(Jewish Ideas Daily) — About Menachem Begin the thing that I remember most was the way he talked. Begin wouldn’t say that he was born on the eve of the First World War; he’d say, as he did when a group of us from the Wall Street Journal interviewed him in 1981, that he was born “into” the First World War.
Begin’s fastidiousness about the language of leadership, his temptation to vainglory, and his unalloyed heroism are all captured in Avi Shilon’s new biography, “Menachem Begin: A Life,” published by Yale. It is the most detailed narrative yet of the man who became the sixth prime minister of Israel and led the Jewish state onto the road that is causing such consternation among the desiccated left today. For those of us who came to love Begin, the book’s welcome reprise comes just as his political heirs, in a new hour of peril from Iran, are being tested against the example he set.
Shilon writes at the outset that some experts have argued that Begin suffered from manic depression, but announces that he has “resisted such speculation,” preferring Begin’s deeds to “any psychological analysis.” It’s a sage strategy for telling the life of a man who so clearly lived for a cause greater than himself.
It is certainly a life that offers more drama than could be cooked up by even the most perfervid psychiatrists. Begin’s mother was murdered by the Nazis in a hospital at Brisk. His father, a Zionist, and his brother, Herzl, were also slain by the Nazis. Arrested by the NKVD in 1940, Begin was sentenced to seven years in the Soviet camps. He was in Tashkent when learned that his family, save for his sister Rachel, had perished.
Begin, in any event, rose quickly through the Betar youth movement. After he met — and fell in behind — the Revisionist prophet Vladimir Jabotinsky, Begin felt, as Shilon puts it, like “Stalin in the power triangle” along with Marx and Lenin, except that Theodor Herzl was Marx and Jabotinsky Lenin.
The story of the years of the revolt against the British is well told here, though the narrative of the 1944 assassination of Lord Moyne contains no mention of his role in Britain’s refusal to allow the sailing to Palestine of the refugee ship Struma, which was then sunk by the Russians, killing 768 persons. The assassination of UN mediator Count Folke Bernadotte in 1948 is related with but a glimpse of the mischief the count was concocting. The account of the shelling of the Altalena, though, touches most of the bases.
What is so exciting about this period in Begin’s life is the way in which his defeat and isolation in the post-revolt years and his display of character during his decades in opposition became the seeds of his ultimate credibility. Rarely has victory been sweeter than the one enjoyed by Menachem Begin.
All the more bitter his despair at the end. The peacemaking felt good while he was doing it. Begin seemed to savor every hosanna from the left; he went to Oslo to accept the 1978 Nobel Peace Prize even though President Sadat declined. The peace was followed by the settling of the liberated territories, a process in which Shilon portrays Begin as a centrist tilting slightly to the right, ground then held by Ariel Sharon.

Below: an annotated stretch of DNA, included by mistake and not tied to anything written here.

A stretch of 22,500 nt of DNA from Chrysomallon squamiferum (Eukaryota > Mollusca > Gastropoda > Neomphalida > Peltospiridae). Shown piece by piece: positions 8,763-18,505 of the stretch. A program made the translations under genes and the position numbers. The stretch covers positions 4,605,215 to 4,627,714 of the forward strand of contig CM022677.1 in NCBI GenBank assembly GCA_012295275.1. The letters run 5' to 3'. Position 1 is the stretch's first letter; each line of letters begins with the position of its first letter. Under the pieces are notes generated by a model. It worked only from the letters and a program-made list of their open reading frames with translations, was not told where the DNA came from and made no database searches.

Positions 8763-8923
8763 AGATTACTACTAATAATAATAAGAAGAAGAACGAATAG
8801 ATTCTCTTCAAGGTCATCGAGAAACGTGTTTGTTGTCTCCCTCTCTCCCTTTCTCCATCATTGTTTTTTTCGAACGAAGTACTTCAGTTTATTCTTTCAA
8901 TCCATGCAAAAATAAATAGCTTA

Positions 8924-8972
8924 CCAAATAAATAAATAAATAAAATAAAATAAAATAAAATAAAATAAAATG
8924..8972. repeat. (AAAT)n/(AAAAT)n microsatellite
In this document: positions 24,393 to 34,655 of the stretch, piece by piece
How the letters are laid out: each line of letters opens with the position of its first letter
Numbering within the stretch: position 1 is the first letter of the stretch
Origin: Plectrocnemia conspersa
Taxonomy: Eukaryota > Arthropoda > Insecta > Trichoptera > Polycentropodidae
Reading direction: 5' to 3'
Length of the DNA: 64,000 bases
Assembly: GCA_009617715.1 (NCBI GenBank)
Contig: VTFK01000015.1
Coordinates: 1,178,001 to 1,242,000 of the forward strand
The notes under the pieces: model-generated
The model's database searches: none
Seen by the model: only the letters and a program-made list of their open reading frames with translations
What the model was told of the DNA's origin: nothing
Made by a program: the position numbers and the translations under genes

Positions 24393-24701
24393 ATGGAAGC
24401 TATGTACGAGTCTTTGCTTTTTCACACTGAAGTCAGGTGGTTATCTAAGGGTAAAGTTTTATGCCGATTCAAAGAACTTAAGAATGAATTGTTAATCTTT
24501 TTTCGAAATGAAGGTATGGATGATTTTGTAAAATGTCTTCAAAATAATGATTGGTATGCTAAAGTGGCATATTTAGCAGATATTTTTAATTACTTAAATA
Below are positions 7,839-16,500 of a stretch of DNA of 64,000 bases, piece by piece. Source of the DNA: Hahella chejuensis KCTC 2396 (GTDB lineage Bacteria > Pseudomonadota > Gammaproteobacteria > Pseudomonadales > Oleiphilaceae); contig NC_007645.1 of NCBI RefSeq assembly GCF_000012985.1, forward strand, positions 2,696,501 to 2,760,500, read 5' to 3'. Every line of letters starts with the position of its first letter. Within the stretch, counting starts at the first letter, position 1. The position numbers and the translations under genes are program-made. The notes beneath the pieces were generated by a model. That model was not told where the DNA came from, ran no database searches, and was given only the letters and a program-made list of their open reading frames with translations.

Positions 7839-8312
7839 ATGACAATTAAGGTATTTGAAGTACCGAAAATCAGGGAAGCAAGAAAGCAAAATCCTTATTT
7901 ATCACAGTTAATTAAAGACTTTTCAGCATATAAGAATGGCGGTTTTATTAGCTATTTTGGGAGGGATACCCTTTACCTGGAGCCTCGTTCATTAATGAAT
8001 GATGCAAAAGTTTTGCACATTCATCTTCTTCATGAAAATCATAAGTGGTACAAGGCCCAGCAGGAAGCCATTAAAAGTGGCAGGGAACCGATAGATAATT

This was also the period in which economic reforms were launched. It was under Begin that the Nobel laureate Milton Friedman was brought in as an adviser. This period, no doubt, saw the formation of the strategy that has led to the atrophy of Labor and the dominance of Likud.
The 1981 bombing of the Iraq nuclear reactor is related in a chapter dealing with Begin’s larger world view. While editing an announcement of the bombing mission’s success, Shilon says, Begin changed a draft to add, at the end, “We shall not allow our enemies to develop weapons of mass destruction against our people.” Writes Shilon, “This declaration became known as the Begin Doctrine, according to which Israel would not allow any Arab nation to acquire nuclear arms.” Was that formulation, one could puzzle, intended to exclude the Persians?
The story of the 1982 Lebanon war is told here in a straightforward way, as is Begin’s precipitous slide and resignation from office after the death of his wife. Aliza died while Begin was in America. His collapse from public life followed quickly.
Begin said he wanted to write a book called “The Generation of Holocaust and Redemption.” How sad that he died too soon. It can be said, with no slight to the author of this brimming biography, that in Jewish libraries there will always be the void where Menachem Begin’s memoir might have stood.
(Seth Lipsky, a former foreign editor of the Wall Street Journal, is editor of the New York Sun. This article was first published by Jewish Ideas Daily (www.jewishideasdaily.com) and is reprinted with permission.)